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Report: Economic losses from drought in Northern Europe to top $4B


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Report: Economic losses from drought in Northern Europe to top $4B

Preliminary aggregated estimates of economic losses surpass multiple billions of dollars as extended periods of below-average rainfall and above-average temperatures in several regions led to worsening drought-related and wildfire conditions in July, according to the latest Global Catastrophe Recap of Aon Benfield's Impact Forecasting.

Drought in Northern Europe due to long-term rainfall deficit could result in losses beyond $4 billion. German farmers alone could face economic losses of $2.9 billion.

The total economic cost from the California wildfire that ignited outside of Redding in the month of July could approach and exceed $1 billion. Insurers were also expected to pay claims nearing the billion-dollar mark.

In Sweden, damage from a wildfire outbreak is expected to exceed $100 million.

Rainfall in Japan in early July prompted significant flash flooding and mudslides, leaving at least 230 people dead or missing. The General Insurance Association of Japan cited that 48,000 claims had already been paid, with the preliminary payout valued at $711 million.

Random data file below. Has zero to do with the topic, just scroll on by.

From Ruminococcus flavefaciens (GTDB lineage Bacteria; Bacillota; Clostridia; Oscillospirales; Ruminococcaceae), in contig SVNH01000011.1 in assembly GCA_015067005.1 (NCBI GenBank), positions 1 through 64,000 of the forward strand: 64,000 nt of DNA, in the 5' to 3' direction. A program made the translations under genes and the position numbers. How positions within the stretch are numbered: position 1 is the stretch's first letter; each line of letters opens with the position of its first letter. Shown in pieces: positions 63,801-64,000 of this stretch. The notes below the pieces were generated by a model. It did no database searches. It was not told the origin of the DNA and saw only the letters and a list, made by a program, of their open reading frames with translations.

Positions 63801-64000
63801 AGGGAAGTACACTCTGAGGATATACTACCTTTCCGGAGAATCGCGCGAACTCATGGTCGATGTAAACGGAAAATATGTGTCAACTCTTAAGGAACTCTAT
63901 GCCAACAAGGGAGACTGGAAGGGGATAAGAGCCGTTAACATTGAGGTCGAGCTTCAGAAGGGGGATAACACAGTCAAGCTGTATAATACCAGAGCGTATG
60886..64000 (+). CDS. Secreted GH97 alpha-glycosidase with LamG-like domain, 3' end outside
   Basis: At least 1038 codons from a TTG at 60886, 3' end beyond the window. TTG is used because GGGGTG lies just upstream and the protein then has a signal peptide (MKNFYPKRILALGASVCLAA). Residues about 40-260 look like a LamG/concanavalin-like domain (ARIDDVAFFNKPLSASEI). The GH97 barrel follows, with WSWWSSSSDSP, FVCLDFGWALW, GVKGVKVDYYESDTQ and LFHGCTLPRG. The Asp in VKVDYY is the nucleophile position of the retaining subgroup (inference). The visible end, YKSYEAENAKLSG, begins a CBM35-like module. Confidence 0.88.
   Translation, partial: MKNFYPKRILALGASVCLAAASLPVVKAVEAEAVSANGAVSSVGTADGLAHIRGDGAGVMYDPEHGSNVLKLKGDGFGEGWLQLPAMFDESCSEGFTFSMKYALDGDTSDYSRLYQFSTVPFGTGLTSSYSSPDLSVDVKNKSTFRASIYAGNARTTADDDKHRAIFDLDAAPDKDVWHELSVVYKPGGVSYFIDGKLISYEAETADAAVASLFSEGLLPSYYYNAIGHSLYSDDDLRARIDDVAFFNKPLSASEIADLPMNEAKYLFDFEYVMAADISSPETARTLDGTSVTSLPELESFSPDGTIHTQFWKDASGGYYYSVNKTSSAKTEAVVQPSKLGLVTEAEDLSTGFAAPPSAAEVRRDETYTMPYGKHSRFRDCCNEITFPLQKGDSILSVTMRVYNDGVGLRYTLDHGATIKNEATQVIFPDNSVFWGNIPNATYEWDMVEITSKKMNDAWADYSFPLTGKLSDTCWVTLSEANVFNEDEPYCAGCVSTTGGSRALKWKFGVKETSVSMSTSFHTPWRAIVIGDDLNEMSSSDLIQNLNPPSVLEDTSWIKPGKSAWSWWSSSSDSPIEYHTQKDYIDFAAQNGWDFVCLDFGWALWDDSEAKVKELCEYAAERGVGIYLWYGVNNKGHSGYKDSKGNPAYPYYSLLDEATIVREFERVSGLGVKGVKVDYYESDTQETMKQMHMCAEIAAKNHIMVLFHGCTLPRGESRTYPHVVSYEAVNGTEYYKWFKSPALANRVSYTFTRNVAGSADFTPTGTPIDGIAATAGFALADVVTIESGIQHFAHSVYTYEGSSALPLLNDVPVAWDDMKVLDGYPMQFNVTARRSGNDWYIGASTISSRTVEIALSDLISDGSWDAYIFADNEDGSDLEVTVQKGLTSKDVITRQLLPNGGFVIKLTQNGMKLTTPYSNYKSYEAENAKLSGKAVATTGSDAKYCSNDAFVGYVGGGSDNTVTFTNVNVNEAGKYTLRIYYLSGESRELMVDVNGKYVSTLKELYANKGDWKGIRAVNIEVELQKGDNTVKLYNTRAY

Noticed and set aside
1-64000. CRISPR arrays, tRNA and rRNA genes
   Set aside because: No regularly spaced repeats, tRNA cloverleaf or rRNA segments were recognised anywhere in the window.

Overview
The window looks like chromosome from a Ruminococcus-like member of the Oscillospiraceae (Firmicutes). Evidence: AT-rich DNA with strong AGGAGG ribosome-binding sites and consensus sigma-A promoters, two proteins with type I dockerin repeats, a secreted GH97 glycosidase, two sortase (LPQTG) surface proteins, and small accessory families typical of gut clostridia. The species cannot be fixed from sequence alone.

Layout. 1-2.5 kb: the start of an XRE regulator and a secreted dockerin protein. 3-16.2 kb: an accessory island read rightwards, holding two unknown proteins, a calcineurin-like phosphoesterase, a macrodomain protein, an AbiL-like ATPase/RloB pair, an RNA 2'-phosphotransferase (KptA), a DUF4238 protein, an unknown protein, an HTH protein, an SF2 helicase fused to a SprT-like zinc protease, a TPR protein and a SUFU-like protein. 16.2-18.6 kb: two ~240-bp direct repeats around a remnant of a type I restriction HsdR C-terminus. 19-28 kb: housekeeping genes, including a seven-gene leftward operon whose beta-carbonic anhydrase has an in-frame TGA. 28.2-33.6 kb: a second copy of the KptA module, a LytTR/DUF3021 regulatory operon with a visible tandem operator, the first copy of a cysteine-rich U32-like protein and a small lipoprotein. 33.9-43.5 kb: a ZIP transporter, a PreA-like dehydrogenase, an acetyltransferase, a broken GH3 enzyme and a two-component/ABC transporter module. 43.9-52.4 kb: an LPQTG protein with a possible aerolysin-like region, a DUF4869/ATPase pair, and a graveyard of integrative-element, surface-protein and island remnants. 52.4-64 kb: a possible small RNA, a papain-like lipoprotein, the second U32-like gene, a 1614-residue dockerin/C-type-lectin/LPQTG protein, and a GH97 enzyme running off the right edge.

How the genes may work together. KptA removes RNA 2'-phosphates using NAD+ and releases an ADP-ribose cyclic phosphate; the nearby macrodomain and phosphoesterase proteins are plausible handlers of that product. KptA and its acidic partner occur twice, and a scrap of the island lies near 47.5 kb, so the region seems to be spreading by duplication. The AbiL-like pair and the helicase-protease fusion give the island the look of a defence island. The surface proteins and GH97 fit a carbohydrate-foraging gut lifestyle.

China experienced seasonal flooding that prompted aggregated economic losses nearing $1 billion.

Along with Vietnam and Japan, China also suffered damages from multiple typhoons in the Western Pacific Ocean Basin. The costliest was Typhoon Maria, which caused nearly $500 million in economic damage in China.

Several outbreaks of severe weather led to widespread damage across parts of the U.S., Canada, France, Germany, Italy and China during the month.

Aon Benfield is part of Aon PLC.